難波の南蛮、戎橋の夷。

Gods and Beasts

I have my haunts, the places I frequent when I want to travel just a little out of my city.  Kyoto and Kobe’s city centers, and the mountains that are within walking distance in both cities, provide me with peace of mind when I want my urbania tinged with the odor of incense and soil.  Occasionally, I want to travel a little further afield without having to reserve a train seat or book a room.  I’ve been to Mt. Hiei before, the mountain in the northeast of Kyoto that served as the headquarters for the massively influential Tendai branch of Buddhism.  I had never before visited Hiei’s counterpart, Mt. Koya.

Koya was the great headquarters of Shingon Buddhism, counterpart to Tendai.  Both are considered “Esoteric Buddhism”, with a complex array of gods, incarnations, and rituals, an arcane mysticism that appealed to the inner circle of the ancient imperial court.  Both arrived in Japan from India via China at the turn of the ninth century, and the founders of both Japanese sects were friends who turned into rivals over matters of religion.  While the Tendai at Hiei turned into fearsome power players with a hold on Kyoto, Koya built a reputation as a place of die-hard mystical mountain men.

In an age when walking distance from the emperor measured your power, Hiei was right up against the capital.  Hell, this was an age when people might walk for days to reach their destination, and even I could make Hiei from the old palace in under two hours.  Koya, though, was isolated.  Kukai, the founder, wandered through the wilderness searching for the right place to found the first temple, until two mountain gods in the guise of white and black dogs lead him to Koya.  To this day, it lies in a rugged, sparsely populated, and largely undevelopable mountain region of Wakayama Prefecture to the south of Osaka Prefecture, more than an hour south of Osaka city.  This worked to Koya’s advantage- it didn’t become as entangled in plots and rivalries as Hiei, and thus was spared the destruction brought on the former, and other temples like it with a military arm, when the warlords of the 16th century conquered the country.

So a holy mountain, counterpart to Hiei, but a mite more of a journey.  I had to go.  I took a train a good hour south from Osaka, passing the mountain ridge that separates it from Wakayama Prefecture, crossing the broad Ki River Valley flowing towards Wakayama City, and entering into a rugged land of short but steep mountains, dense forests, cold mists, blue waters, and little villages packed into rocky valleys.

Hiei is almost impossible to miss in Kyoto, a stern black pyramid of a mountain that juts out of the land around it.  Koya, on the other hand, blends into a landscape of like mountains, tall but not very prominent in its surroundings.  It was hard to tell whether I was really on Mt. Koya or not, until I was already at the top.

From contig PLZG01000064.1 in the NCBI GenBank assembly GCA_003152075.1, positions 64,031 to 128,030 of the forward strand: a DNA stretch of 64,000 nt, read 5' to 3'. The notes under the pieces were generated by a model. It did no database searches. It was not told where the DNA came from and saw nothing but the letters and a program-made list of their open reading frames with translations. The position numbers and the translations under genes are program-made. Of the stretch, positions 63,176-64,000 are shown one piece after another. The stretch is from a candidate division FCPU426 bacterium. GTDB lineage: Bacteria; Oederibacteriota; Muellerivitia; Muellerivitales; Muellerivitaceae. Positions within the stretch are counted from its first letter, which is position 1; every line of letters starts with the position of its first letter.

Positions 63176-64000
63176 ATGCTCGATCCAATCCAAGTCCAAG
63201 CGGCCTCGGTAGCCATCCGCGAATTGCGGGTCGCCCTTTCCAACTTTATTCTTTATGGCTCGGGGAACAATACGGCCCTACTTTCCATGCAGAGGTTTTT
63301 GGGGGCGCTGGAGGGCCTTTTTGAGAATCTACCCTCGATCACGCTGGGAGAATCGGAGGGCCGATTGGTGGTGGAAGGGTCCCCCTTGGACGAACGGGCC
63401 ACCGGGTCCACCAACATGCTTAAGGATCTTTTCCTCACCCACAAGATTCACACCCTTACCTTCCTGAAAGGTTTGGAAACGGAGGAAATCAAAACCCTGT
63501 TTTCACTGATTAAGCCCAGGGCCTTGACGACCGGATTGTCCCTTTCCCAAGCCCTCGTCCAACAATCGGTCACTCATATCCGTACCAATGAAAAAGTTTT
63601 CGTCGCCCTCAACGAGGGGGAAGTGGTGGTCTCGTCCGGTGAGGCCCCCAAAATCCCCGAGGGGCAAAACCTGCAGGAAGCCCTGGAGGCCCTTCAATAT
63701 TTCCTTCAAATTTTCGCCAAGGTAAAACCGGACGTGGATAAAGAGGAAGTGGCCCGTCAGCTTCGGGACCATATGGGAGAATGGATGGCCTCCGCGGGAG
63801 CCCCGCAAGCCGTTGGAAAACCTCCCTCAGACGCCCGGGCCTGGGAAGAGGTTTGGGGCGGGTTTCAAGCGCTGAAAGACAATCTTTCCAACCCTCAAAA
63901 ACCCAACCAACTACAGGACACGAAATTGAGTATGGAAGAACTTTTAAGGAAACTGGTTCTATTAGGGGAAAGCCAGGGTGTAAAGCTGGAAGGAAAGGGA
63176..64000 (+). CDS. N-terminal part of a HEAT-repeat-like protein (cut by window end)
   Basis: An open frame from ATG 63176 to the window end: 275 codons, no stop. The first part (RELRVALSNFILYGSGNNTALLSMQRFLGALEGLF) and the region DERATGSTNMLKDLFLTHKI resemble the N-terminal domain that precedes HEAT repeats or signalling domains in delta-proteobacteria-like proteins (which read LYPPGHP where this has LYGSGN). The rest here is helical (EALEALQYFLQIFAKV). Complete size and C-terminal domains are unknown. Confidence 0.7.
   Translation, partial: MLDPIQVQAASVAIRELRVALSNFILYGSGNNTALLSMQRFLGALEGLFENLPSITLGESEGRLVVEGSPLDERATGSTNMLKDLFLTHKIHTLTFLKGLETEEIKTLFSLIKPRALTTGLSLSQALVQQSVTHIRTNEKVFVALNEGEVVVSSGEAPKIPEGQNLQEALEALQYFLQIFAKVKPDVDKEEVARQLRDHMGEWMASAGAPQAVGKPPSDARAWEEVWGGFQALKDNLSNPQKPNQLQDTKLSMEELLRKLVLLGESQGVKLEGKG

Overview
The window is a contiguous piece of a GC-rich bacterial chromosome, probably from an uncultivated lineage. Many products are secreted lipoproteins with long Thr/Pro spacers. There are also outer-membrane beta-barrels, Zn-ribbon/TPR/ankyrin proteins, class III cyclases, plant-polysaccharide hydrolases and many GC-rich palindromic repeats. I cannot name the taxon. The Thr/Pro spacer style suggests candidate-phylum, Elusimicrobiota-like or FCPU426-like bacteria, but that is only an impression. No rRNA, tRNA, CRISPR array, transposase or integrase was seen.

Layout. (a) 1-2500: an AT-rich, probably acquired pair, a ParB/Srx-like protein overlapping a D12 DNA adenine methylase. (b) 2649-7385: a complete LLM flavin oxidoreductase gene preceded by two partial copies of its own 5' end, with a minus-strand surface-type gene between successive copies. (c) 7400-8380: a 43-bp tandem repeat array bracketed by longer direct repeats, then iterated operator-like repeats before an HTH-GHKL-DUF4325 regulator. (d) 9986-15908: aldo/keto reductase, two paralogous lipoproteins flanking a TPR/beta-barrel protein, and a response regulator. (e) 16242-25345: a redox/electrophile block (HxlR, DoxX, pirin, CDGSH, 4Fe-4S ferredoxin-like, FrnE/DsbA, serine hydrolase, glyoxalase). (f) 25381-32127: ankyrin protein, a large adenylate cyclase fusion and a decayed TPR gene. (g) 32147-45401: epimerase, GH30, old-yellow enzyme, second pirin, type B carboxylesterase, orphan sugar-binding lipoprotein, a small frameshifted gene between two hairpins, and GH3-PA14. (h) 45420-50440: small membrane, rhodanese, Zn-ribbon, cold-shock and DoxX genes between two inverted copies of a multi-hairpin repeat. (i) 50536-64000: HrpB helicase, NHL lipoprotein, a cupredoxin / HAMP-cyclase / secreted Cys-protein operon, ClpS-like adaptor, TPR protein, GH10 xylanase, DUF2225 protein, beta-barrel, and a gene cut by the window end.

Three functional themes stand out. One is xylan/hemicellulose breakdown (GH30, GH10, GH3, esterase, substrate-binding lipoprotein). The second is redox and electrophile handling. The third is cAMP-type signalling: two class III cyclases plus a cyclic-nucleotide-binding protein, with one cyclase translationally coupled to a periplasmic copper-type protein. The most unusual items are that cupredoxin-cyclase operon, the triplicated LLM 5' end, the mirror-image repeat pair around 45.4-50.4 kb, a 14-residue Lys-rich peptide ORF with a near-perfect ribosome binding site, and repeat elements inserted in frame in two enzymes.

My trailhead started here, at the unpopulated dead end of the line serving Koya

Up to another unknown mountain. Japan's trees change in prolonged stages. Some have already gone bare, some at their autumn peak, and some not due to change for another month or so.

The trail was dense, dark, and very quiet, always threatening to rain but never quite starting to pour

Out of nowhere, I found myself on a road twisting around a ridge.  I turned a hairpin corner to find this:

Not what I expected at all.  See, Koya isn’t just a temple, it’s an entire town of about three thousand, tucked into a bowl-like depression on the top of the mountain.  It’s got schools, banks, supermarkets, and even a couple bars and liquor stores for the non-monastically inclined.  Hiei in its golden age was like a city unto itself, but lost that status after Oda Nobunaga destroyed it in the 16th century.  Koya, I guess, has retained its status as an independent community long after temples stopped being a political force in Japan.

Ancient tower in the middle of a children's playground

The town of Koya is utterly full of monasteries. This was just the most distinctive of many I saw, founded in the 17th century.

Downtown Koya

Koya is not a single temple so much as a notion spread throughout a town, but there is a core to it.

This is the gate to Kongobuji, one of the largest and most significant temples in Koya, established not in the original founding in the 9th century, but at the end of the old imperial order in the 12th century.

Kongobuji contains a large complex of gardens

…including apparently the largest, or one of the largest, rock gardens

The inmost sanctum, though, is next door- a relatively simple and unassuming, but dark enclosure.

The great tower of Koya, definitely the largest Buddhist tower I have ever seen

Here in this little forest are worshipped the gods who led Kukai to the top of this mountain land.

The town of Koya retains a lot of its former character. Settlement ends here at the ancient temple gate, the town entirely within the old holy precincts. Beyond- nothing but wilderness.

...what awaits literally on the other side of that gate

The foreboding road to the cable station

I could imagine this landscape exactly as Kukai had- besides the road, nothing around me to suggest the warmth of humanity, a land reserved, even a thousand years later, for gods and beasts.  A land where there is nothing for you unless you can take or build it for yourself, as the founders did.

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3 responses

  1. lord kelvin

    I am transported through your eyes. Now I don’t need to go there myself… !
    You can take the brothers up on their hospitality and sleep eat and meditate within one of the many temples

    December 20, 2011 at 2:17 AM

  2. Pingback: A Thousand Years in the Telling | perihele

  3. Pingback: Nara- Lost to History | perihele

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